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the Amundsen factor

"I may say that this is the greatest factor -- the way in which the expedition is equipped -- the way in which every difficulty is foreseen, and precautions taken for meeting or avoiding it. Victory awaits him who has everything in order -- luck, people call it. Defeat is certain for him who has neglected to take the necessary precautions in time; this is called bad luck."          

Roald Amundsen

The equipping of an expedition is paramount, and, just as important is the mastery of the correct use of that equipment. I suggest that equipment fetishism, though, which is common among successful explorers, serves also as a very important tool for refining the visualization of a successful expedition. The successful explorer visualizes every eventuality before making his journey. He prepares for every eventuality and is ready when something untoward happens.

But this visualization is only possible when there is a single, clear and unloaded objective.

Humans, typically, load objectives. You’re going shopping- why not drop into the library too, and while you’re at it post a letter and see what is on at the local art centre. That’s called being efficient, and, in ordinary circumstances, it is efficient.

The householder who leaves his house to buy one item and then returns, only to leave a few hours later to buy another is mocked for his or her inefficiency.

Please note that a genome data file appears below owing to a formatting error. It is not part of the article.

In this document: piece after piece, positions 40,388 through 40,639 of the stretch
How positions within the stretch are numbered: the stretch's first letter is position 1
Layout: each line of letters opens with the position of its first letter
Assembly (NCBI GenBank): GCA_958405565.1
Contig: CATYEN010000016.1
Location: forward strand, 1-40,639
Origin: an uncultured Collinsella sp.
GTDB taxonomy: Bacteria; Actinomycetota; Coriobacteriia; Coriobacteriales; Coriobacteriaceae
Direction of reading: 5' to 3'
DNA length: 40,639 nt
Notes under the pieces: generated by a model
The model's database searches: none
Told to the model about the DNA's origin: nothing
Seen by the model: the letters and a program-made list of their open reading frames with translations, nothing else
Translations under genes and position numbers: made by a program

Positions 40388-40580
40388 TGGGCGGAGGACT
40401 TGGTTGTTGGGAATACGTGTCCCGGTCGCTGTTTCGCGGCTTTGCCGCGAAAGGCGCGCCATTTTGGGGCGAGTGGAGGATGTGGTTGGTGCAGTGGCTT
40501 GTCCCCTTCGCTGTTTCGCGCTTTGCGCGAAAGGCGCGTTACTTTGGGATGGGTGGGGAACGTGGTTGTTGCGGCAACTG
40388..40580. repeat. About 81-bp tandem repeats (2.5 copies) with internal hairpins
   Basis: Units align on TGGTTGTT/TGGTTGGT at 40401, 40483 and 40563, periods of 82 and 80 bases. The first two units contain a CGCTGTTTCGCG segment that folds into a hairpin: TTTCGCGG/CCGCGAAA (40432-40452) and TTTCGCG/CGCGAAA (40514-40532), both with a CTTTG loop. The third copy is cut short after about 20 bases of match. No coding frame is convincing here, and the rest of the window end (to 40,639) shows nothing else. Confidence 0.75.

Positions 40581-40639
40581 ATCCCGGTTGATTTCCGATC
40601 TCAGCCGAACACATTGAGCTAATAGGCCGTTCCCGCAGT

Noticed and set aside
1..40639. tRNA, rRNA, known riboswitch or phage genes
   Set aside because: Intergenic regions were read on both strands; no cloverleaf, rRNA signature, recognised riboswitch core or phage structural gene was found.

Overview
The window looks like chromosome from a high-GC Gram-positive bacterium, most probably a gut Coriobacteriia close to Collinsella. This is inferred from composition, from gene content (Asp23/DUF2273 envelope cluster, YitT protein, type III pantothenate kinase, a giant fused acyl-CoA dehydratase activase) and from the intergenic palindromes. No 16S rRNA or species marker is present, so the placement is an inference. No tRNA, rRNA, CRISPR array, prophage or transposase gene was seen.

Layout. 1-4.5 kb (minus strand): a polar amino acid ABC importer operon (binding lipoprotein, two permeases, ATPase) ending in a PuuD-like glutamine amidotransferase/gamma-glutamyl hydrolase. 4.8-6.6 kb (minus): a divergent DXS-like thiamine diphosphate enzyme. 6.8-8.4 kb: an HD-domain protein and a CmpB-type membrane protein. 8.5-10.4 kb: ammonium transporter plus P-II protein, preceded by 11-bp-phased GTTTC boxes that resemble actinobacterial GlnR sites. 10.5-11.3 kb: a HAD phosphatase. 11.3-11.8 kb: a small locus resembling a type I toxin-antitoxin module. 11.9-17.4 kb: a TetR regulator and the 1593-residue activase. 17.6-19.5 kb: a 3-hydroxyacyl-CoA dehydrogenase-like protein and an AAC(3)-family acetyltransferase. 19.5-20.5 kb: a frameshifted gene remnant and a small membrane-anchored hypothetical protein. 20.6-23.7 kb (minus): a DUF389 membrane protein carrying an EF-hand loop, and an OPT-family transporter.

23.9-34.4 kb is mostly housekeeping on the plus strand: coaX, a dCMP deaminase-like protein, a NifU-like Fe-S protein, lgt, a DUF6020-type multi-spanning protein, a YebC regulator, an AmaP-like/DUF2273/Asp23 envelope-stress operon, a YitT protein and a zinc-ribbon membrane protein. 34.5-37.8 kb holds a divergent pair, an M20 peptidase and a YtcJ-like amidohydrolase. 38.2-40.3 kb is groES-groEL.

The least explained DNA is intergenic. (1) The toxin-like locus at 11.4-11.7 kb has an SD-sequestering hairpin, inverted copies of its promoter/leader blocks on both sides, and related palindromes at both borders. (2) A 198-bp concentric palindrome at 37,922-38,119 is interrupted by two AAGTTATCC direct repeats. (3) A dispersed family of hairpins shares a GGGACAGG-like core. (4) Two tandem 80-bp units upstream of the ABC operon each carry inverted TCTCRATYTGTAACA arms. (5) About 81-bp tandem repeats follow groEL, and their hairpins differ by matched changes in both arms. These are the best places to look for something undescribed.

But that is precisely the skill needed for successful exploration. The natural ability and desire to unload an objective.

Loading objectives is at the heart of good business practice. While you are waiting for X, do Y. Multitasking is a skill all housewives and all chefs need.

Not explorers.

Unloading an objective may have to be learned if it isn’t natural. Everyone will push you to have multiple objectives for your journey: scientific, charitable, geographical. You must resist this by resolutely unloading each sub-objective until your basic goal is revealed.

When you load an objective you divert energy and resources elsewhere. The essence of an expedition is that 100% of all resources are needed for the main objective. There is never any slack. This is true of any first time journey, and trebly true if no human has made this journey before.

Without the feeling of 100% commitment to the objective the will wavers, excuses appear and multiply. Look at any failed expedition and you will observe a loaded objective leading to a chain of small accidents culminating in either disaster or giving up.

All big accidents start with an unexceptional chain of small accidents. That these can accumulate is due to attention being elsewhere, diverted. Elsewhere because the main objective is being relegated while a secondary objective is being pursued.

Nothing is ever conquered on the fly. You make a simple plan with a single objective. You then visualize all the stages necessary to achieve this objective. You run a mental what-if for each problem you think up. You use equipment for each stage as a way of making the visualization real. Working on preparing equipment- as Amundsen’s men did with their boots and sledges not only builds familiarity, it also builds a strong mental image of the planned journey and its eventual success.

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